Who are we serving playing the Ulster SFC in the pouring rain and on soft pitches? Jim McGuinness

Donegal boss takes aim at pundits

Donegal manager Jim McGuinness Picture: Oliver McVeigh

JIM McGuinness has taken a swipe at pundits who continue to talk down the provincial Championships and National League finals and warned them to be careful what they wish for.

The Donegal manager is completely miffed by the discourse surrounding the inter-county calendar and whether or not there is room to play League finals given the condensed nature of the relatively new split season.

Speaking at Monday night’s men and women’s joint Ulster Championship launch at the University of Ulster Belfast, the 2012 All-Ireland winning manager said: “I’m a firm believer in you never truly cherish something or understand it fully until it is gone.”

“And so, I played in the Railway Cup and I loved it, I loved the level of competition and the players.

“People talked that competition down into oblivion. The same is going on now with the provincial Championships and the same is going on now with the Leagues.”

Reiterating the point that, historically, the Sam Maguire has generally been the preserve of two counties – Kerry and Dublin – McGuinness insisted that other competitions should therefore be retained and celebrated.

“Other counties pop in and pop out and they get a bit of success here and there, but it is basically owned by two counties,” said the Glenties man.

“Those other cups are very important to keep the passion flowing [for] the supporters on a big day, the Division Two and Division One competitions, the provincial Championships, all of these things.

“There are eight to 10 cups in a season. Maybe that can be a springboard to other things moving forward.

“If we take all of that away and focus on this (the Sam Maguire), historically only two teams have won it.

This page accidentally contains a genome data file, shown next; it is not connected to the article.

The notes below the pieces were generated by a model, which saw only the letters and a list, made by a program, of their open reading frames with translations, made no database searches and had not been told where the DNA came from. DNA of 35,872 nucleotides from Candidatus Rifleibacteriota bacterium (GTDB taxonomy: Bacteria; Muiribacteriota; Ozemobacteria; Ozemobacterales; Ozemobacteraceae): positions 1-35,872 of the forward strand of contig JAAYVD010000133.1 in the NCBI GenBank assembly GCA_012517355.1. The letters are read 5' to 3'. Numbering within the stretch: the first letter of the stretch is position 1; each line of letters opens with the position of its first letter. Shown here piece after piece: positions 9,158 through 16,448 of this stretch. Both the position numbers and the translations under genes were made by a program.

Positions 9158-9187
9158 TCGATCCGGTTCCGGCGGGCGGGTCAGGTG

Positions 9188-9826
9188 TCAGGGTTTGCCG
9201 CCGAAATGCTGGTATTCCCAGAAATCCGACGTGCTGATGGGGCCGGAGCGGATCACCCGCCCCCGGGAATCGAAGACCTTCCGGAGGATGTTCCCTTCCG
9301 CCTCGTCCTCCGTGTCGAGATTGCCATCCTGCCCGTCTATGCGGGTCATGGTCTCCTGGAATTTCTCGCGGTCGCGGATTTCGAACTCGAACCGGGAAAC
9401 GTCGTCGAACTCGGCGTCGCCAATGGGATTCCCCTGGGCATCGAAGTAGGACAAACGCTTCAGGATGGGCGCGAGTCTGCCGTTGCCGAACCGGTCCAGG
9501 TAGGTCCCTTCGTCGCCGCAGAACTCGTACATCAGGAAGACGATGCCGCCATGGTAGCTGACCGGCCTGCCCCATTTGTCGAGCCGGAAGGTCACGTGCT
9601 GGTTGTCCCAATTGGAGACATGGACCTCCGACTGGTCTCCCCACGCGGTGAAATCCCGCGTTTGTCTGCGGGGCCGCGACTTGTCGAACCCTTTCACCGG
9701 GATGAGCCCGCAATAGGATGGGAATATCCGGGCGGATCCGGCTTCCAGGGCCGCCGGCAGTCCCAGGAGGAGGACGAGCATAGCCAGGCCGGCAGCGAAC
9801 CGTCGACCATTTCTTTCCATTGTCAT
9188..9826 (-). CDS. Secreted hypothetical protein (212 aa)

“And say some of our lads might potentially win a League medal this weekend in Croke Park.

“That might be the only thing they ever win in their life. Who knows who is going to be there this year or next year? This could be the pinnacle, going to Croke Park and winning a national title at HQ.”

McGuinness, who returned to the Donegal fold at the start of the season after a 10-year sabbatical, used Monday evening’s platform to express his disappointment at how the Ulster Championship is being damaged by the time of year it is being played while others argue it should be moved to February.

“The intensity is off the charts,” McGuinness said, replying to an observation of there literally being no space between the League and Championship.

“For managers, they are on tenterhooks with players in case they pick up any knocks. For players, it is very similar.

“Donegal finished last year and they’d a six-week gap until the start of the Championship and they played about six rounds of the Donegal Championship.

“The teams weren’t seeded and the team that went for it, Ballyshannon, finished top. Because it was an open draw, they played St Eunan’s Letterkenny when they qualified so there was no advantage to all the football they played.

“We are having the exact same situation with the Ulster Championship U20 competition at the moment.

“They are going to play four games and nobody is knocked out.”

McGuinness added: “Let’s not forget, the All-Ireland series is a round-robin so if we want to find weeks, we can find weeks.

“We want to find weeks at the expense of the Ulster Championship, at the expense of the League finals.

“Who are we serving? It is not serving managers, in my view, it isn’t serving players or supporters. They want to see their team win and it isn’t serving supporters going to Derry in three weeks in the pouring rain with a soft pitch. That doesn’t serve anybody.”